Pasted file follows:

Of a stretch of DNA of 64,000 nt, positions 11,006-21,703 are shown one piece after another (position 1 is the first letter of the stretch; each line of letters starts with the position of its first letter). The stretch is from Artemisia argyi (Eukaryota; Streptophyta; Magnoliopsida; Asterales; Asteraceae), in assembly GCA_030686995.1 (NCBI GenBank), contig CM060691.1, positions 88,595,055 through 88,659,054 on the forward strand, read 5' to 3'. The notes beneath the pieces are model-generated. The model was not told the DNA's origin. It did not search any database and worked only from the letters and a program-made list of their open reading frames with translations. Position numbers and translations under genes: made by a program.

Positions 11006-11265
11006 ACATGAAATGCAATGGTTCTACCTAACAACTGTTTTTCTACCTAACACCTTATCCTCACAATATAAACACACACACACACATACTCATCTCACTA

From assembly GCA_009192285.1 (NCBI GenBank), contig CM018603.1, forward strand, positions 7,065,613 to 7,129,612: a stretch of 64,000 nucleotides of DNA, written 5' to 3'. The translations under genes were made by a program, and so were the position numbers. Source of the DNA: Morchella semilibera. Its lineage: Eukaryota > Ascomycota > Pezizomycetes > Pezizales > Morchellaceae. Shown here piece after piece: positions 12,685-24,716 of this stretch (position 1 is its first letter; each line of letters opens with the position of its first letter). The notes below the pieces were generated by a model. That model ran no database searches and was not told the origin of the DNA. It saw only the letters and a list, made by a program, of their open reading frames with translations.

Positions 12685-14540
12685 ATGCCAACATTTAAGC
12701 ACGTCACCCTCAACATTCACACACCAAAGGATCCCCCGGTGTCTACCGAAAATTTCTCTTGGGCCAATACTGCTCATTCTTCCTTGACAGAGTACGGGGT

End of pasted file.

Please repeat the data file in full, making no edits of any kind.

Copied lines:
Of a stretch of DNA of 64,000 nt, positions 11,006-21,703 are shown one piece after another (position 1 is the first letter of the stretch; each line of letters starts with the position of its first letter). The stretch is from Artemisia argyi (Eukaryota; Streptophyta; Magnoliopsida; Asterales; Asteraceae), in assembly GCA_030686995.1 (NCBI GenBank), contig CM060691.1, positions 88,595,055 through 88,659,054 on the forward strand, read 5' to 3'. The notes beneath the pieces are model-generated. The model was not told the DNA's origin. It did not search any database and worked only from the letters and a program-made list of their open reading frames with translations. Position numbers and translations under genes: made by a program.

Positions 11006-11265
11006 ACATGAAATGCAATGGTTCTACCTAACAACTGTTTTTCTACCTAACACCTTATCCTCACAATATAAACACACACACACACATACTCATCTCACTA

From assembly GCA_009192285.1 (NCBI GenBank), contig CM018603.1, forward strand, positions 7,065,613 to 7,129,612: a stretch of 64,000 nucleotides of DNA, written 5' to 3'. The translations under genes were made by a program, and so were the position numbers. Source of the DNA: Morchella semilibera. Its lineage: Eukaryota > Ascomycota > Pezizomycetes > Pezizales > Morchellaceae. Shown here piece after piece: positions 12,685-24,716 of this stretch (position 1 is its first letter; each line of letters opens with the position of its first letter). The notes below the pieces were generated by a model. That model ran no database searches and was not told the origin of the DNA. It saw only the letters and a list, made by a program, of their open reading frames with translations.

Positions 12685-14540
12685 ATGCCAACATTTAAGC
12701 ACGTCACCCTCAACATTCACACACCAAAGGATCCCCCGGTGTCTACCGAAAATTTCTCTTGGGCCAATACTGCTCATTCTTCCTTGACAGAGTACGGGGT